Secondly, it sounds like the ECB has decided on launching a CBDC, October or not…

Thirdly, the issue of control is stated clearly. There will be control of the euro CBDC. The details are up for grabs. There might not be for small transactions, if you consider 300 euros to be small, but that could always change later. Just as they could change the “limited control” to “complete control”.

Fourthly, Lagarde’s admission that it is possible to use cash to avoid government controls is not a rebuttal of the issue of control, but proves the point. If governments want to control small CBDC transactions, they could. They can only make laws to that effect about cash, with pathetic levels of actual enforcement.

The ability to make a law and to enforce it is what separates cash from CBDCs.

If the government lowered the cash transaction limit to 50 euros, people would simply ignore it. If the government lowered the CBDC transaction limit to 50 euros, you would not be able to use it for larger transactions. It simply wouldn’t work.

This means that arguing about what laws are on the books is missing the point. It’s the enforcement that matters when it comes to CBDCs.

You see, historically speaking, government policies don’t exactly work. People use cash payments to remain in the black market to avoid tax. People don’t comply with Covid policies either. English people get drunk in a pub, Australian children fail to wear bicycle helmets, and Germans dare to jaywalk. All of this is illegal, and yet, it happens because enforcement is patchy.

What makes CBDCs different is entirely unique and it has never happened before. We’ve come close, but nothing quite like this.

For example, most people’s income tax is not received by the taxpayer and then paid to the government. Instead, it is automatically deducted by the employer.

That’s a much higher level of enforcement than asking people to pay their own tax.

CBDCs offer the next level up. Because, in that example, the employer is the one doing the transacting and withholding via the banking system.

What CBDCs do is give the government direct control over your money. It’s like being able to push a button and bicycle helmets magically appear on all Australian children on a bike, people trying to jaywalk are glued to the ground until they get the green light and the alcohol evaporates out of your glass at the pub once you’re drunk. Under CBDCs, the policy and its successful implementation are one and the same thing. What governments decide about money actually happens. Dare I say it, government policy would actually work!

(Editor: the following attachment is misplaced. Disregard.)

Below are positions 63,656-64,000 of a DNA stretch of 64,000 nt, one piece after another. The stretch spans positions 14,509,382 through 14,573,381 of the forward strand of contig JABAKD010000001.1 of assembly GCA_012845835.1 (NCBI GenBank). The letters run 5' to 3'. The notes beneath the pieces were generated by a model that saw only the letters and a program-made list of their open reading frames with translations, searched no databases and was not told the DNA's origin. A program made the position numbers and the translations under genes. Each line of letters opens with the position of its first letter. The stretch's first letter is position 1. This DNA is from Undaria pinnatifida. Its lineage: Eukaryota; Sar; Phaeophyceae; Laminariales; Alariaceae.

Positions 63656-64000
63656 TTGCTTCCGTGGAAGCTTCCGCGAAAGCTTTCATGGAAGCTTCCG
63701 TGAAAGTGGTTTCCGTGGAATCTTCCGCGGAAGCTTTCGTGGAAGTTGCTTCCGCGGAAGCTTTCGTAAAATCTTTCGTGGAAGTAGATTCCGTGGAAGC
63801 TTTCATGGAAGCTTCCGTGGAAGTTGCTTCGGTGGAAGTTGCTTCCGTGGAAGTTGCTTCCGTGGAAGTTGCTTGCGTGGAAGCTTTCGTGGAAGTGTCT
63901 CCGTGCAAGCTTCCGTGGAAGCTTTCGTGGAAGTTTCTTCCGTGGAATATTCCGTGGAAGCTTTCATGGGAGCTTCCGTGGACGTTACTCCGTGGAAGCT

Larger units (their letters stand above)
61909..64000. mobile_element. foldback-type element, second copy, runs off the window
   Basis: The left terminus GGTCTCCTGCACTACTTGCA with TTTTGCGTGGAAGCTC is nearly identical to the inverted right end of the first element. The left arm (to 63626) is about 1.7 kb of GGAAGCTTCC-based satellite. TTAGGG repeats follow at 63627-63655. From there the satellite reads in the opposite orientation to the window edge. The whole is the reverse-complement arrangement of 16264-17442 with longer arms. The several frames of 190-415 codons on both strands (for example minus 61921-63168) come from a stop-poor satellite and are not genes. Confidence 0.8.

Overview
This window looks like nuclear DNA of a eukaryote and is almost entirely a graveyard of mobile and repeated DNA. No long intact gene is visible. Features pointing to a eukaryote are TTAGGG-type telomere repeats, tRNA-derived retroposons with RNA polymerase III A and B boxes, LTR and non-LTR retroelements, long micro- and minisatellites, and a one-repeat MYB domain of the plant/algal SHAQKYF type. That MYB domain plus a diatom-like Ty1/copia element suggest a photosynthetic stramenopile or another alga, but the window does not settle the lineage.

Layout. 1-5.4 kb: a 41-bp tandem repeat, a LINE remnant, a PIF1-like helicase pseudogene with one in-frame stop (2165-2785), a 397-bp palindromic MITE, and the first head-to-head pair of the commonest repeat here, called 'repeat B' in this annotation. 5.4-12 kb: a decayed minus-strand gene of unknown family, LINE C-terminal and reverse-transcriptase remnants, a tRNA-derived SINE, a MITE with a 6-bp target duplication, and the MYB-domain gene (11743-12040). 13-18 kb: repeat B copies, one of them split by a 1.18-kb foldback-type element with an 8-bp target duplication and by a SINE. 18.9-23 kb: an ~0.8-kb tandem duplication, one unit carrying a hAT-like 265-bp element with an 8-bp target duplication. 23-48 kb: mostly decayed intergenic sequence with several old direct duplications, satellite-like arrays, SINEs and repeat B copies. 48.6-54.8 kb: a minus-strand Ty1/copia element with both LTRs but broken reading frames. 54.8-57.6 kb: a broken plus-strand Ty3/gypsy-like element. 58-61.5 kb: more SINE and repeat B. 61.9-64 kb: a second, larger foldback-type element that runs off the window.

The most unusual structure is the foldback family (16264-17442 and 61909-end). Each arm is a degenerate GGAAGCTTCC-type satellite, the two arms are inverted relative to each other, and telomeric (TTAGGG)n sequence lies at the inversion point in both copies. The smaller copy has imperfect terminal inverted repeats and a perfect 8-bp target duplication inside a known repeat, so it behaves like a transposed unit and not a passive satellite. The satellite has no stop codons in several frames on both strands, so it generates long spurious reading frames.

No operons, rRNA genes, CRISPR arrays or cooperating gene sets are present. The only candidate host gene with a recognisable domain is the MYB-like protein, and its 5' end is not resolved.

Of course, governments promise not to actually do many of the policies I’m worried they will. But the Titanic wasn’t sinking when it was boarded by passengers and the income tax didn’t apply to much of the population when it was created.

Crises that justify new policies and creeping authoritarianism are the issue. And if you really think that a currency which can be controlled by government won’t be controlled by government then you’re reading the wrong newsletter.

That’s doubly true if you think laws against abusing CBDCs will be passed to stop governments. Arguing a law constrains a government is like saying a carpenter won’t cut wood to make a cabinet. It’s their job.

All this, of course, is just the latest confirmation that CBDCs are really about control. It’s nothing new, as we exposed here, when one of Lagarde’s American colleagues admitted as much.

For three years now we’ve been warning about CBDCs. For the longest time, we were dismissed as conspiracy theorists. Then people began to claim the currencies wouldn’t be used as we fear. Now we have clear admission that the controls will be there even upon launch, it’s just a question of how many.

Now that the threat is real and undeniable, you might be wondering what you can do about it. Well, we’ve had three years to think about that. And this is what we came up with

But you know what? The real news embedded in the video wasn’t about CBDCs at all. It was about something far more important. A glaring omission from a long list of currencies which Lagarde repeatedly says she doesn’t want to be beholden to.

She doesn’t want to be beholden to privately issued money like that from Facebook, Meta or Amazon.

And she doesn’t want a foreign currency like China’s or Russia’s.

Which one didn’t she mention? The one which the EU conducts half its trade in…

That will be covered in the upcoming issue of The Fleet Street Letter. To subscribe now and discover what to do about CBDCs today, click here.

Nick Hubble
Editor, Fortune & Freedom